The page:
If you have been reading my blog for awhile, you know that I am a huge fan of the city of Boston. Whenever I’m in town, I’m always looking for something new to explore. For such a small city that only covers a distance of 48 square miles, there sure seems to be a lot to do and see! As a native “upstate” New Yorker I am supposed to revere New York City (which in comparison spans a distance of 300 square miles) as the Holy Grail of cities but I think New York’s sheer monstrous size and the fact that there are just way too many people are what put me off. I do love NYC in my own way, but I think I may just love Boston more.

I know that is tantamount to sacrilege in the eyes of the true-bred New Yorkers but… the truth is the truth. This is where I insert the juvenile but thoroughly appropriate hashtag #SorryImnotSorry. (I wish I had known this expression as a teenager. I would have used it all the time and able to get away with it. Now it just makes me sound like an entitled brat.)

After seeing the Red Sox World Series Victory parade with Duck Boats, my friend Mimi and I decided not to waste such a beautiful day indoors so we hopped on the T (the local nickname for the Boston subway) and headed southwest towards the Boston suburbs to the Arnold ArboretumThe Arboretum is a National Historic Landmark and was designed and planned by a guy named Frederick Law Olmstead back in 1872. Apparently this guy was one of the key figures in the history of American landscape architecture and he went on to design several more parks around the country (including participating in the design of Central Park and Prospect Park in New York City) which are still open and operating today.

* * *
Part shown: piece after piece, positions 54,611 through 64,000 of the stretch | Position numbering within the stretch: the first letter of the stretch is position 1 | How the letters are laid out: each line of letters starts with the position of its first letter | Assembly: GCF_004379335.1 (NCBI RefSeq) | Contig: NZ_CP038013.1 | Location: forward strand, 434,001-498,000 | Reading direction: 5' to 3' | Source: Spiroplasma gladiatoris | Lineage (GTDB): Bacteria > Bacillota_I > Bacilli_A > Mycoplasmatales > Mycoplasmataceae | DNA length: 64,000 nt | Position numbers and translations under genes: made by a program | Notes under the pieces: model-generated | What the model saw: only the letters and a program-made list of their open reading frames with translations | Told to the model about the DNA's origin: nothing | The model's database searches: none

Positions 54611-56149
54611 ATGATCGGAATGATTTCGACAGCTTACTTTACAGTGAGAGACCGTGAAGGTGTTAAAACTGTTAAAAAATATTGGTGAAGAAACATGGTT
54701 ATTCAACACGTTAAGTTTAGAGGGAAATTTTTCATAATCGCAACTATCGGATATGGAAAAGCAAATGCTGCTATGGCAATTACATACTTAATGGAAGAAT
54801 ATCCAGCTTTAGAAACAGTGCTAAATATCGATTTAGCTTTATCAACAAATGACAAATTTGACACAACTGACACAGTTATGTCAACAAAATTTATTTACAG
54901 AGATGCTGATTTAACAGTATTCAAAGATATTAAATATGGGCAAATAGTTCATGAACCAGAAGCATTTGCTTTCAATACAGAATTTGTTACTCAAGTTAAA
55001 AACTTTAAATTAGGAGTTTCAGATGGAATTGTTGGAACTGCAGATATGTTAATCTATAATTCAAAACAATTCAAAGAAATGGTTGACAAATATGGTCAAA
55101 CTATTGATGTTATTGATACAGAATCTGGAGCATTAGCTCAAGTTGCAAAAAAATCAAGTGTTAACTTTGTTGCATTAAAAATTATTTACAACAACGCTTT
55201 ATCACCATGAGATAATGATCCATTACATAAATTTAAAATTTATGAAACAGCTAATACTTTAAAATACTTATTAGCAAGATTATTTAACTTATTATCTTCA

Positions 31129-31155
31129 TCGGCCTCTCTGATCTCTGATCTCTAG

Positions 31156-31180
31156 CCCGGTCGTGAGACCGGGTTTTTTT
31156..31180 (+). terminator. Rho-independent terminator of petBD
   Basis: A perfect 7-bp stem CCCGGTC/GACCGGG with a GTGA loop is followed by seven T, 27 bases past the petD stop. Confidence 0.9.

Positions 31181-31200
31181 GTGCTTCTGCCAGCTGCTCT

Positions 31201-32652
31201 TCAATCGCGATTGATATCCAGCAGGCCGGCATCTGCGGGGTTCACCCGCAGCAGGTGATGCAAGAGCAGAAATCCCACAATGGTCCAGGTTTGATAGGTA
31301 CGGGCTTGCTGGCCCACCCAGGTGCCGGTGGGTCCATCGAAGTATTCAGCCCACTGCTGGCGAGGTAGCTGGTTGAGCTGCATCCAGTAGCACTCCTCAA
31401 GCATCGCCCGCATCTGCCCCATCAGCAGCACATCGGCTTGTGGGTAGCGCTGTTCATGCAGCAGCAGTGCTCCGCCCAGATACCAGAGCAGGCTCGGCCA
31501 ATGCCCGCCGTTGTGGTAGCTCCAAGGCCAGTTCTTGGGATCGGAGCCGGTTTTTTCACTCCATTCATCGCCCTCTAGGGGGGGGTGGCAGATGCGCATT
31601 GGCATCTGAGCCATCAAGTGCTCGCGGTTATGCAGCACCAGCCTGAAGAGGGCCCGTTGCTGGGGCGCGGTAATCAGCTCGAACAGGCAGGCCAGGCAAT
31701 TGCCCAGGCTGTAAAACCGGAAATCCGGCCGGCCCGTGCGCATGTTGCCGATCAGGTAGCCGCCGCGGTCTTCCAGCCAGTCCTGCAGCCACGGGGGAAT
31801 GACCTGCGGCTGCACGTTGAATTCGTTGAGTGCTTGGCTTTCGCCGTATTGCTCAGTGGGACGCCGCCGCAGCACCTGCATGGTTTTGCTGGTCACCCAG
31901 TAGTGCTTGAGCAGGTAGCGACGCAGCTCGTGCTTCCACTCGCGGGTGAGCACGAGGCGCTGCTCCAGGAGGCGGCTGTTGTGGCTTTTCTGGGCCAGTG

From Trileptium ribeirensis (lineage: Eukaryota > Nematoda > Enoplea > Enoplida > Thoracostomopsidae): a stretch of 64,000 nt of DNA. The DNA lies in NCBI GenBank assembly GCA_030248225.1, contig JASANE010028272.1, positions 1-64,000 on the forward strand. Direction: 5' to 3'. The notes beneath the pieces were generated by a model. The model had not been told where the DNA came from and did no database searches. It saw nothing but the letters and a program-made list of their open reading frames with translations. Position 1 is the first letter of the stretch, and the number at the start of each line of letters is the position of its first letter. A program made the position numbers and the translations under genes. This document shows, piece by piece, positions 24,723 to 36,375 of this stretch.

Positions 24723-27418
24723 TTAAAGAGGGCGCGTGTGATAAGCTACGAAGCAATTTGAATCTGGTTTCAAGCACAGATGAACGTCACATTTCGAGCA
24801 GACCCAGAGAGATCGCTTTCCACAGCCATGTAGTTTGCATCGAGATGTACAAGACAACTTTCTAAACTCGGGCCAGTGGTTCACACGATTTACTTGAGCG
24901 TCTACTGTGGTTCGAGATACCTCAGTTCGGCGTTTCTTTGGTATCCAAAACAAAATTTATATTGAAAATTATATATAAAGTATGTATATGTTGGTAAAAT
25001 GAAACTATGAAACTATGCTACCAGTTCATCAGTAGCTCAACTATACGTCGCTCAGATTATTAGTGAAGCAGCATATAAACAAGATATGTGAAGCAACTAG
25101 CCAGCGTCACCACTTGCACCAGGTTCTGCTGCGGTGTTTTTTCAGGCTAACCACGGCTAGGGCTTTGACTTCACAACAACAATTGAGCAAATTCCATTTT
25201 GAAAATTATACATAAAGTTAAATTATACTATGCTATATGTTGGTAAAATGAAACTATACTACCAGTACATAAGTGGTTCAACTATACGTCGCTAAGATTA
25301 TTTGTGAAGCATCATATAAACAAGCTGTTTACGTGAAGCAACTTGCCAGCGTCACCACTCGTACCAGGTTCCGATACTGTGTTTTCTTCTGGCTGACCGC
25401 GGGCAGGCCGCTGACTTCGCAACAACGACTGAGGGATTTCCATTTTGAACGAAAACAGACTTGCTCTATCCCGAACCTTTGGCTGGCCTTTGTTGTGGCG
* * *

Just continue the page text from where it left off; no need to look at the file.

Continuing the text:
IMG_0628                                                                                          At the top of a hill in the Arboretum.

The Arboretum spans 281 acres and is actively used by scientists in the study of plant research, most notably by Harvard University which acts as part owner of the park. Mimi and I spent about two hours strolling around exploring the Arboretum. We were there right at the peak of the brilliant fall colors before all the leaves fell and left the trees bare. There were so many people just like us taking a walk, biking, running, or just sitting on a bench and chatting with a friend. We actually stopped by a bench with two older gentlemen asking them where the main entrance was but they didn’t seem to understand the question too well. We think they were two Russian grandpas–apparently Boston has a sizable Russian community, but I really can’t speak to that since I am completely unfamiliar with Boston demographics.

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IMG_0631                                                                                              Such vivid colors, don’t you agree?

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Certain parts of the park really made you feel like you were out in the woods, but then you would get a view of high rise buildings peaking out behind the trees, reminding you civilization was still present but just out of sight.

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How to get to the Arnold Arboretum using public transportation: Take the MBTA (colloquially known as the T) orange line all the way to the last stop going south called Forest Hills. Once you get off the T, follow the signs in the station marked “Arnold Arboretum” and exit that way. Once outside of the station, you will see a hill directly opposite from where you are standing. Walk up that hill and you will find yourself walking parallel to the Arboretum and you will eventually see an entrance.

Mimi and I actually got kind of lost looking for an official entrance since we followed the confusing advice of two locals and entered the Arboretum through a random footpath in a residential neighborhood. Even if you do get a little lost, the Arboretum is pretty much the only thing there and it will be pretty obvious if you somehow just wander into it.

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